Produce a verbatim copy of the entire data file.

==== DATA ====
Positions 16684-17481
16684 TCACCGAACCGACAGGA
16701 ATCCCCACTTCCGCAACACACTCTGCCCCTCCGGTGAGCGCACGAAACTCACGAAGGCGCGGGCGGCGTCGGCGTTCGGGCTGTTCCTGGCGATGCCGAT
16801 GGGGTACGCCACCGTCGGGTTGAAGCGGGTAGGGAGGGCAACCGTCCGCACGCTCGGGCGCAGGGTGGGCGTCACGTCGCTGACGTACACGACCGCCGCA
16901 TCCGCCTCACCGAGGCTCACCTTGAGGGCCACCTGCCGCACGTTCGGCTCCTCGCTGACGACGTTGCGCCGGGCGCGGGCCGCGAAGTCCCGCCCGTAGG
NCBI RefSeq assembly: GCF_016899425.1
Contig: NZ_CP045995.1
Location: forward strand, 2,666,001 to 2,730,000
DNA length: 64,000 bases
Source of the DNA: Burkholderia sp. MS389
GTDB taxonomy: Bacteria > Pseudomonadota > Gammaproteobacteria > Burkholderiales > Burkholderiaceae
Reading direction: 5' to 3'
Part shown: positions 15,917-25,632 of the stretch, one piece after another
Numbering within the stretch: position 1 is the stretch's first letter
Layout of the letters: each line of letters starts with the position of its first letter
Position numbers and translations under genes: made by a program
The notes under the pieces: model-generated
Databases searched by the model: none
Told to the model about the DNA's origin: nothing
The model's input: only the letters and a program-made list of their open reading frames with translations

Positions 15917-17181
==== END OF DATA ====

Positions 16684-17481
16684 TCACCGAACCGACAGGA
16701 ATCCCCACTTCCGCAACACACTCTGCCCCTCCGGTGAGCGCACGAAACTCACGAAGGCGCGGGCGGCGTCGGCGTTCGGGCTGTTCCTGGCGATGCCGAT
16801 GGGGTACGCCACCGTCGGGTTGAAGCGGGTAGGGAGGGCAACCGTCCGCACGCTCGGGCGCAGGGTGGGCGTCACGTCGCTGACGTACACGACCGCCGCA
16901 TCCGCCTCACCGAGGCTCACCTTGAGGGCCACCTGCCGCACGTTCGGCTCCTCGCTGACGACGTTGCGCCGGGCGCGGGCCGCGAAGTCCCGCCCGTAGG
NCBI RefSeq assembly: GCF_016899425.1
Contig: NZ_CP045995.1
Location: forward strand, 2,666,001 to 2,730,000
DNA length: 64,000 bases
Source of the DNA: Burkholderia sp. MS389
GTDB taxonomy: Bacteria > Pseudomonadota > Gammaproteobacteria > Burkholderiales > Burkholderiaceae
Reading direction: 5' to 3'
Part shown: positions 15,917-25,632 of the stretch, one piece after another
Numbering within the stretch: position 1 is the stretch's first letter
Layout of the letters: each line of letters starts with the position of its first letter
Position numbers and translations under genes: made by a program
The notes under the pieces: model-generated
Databases searched by the model: none
Told to the model about the DNA's origin: nothing
The model's input: only the letters and a program-made list of their open reading frames with translations

Positions 15917-17181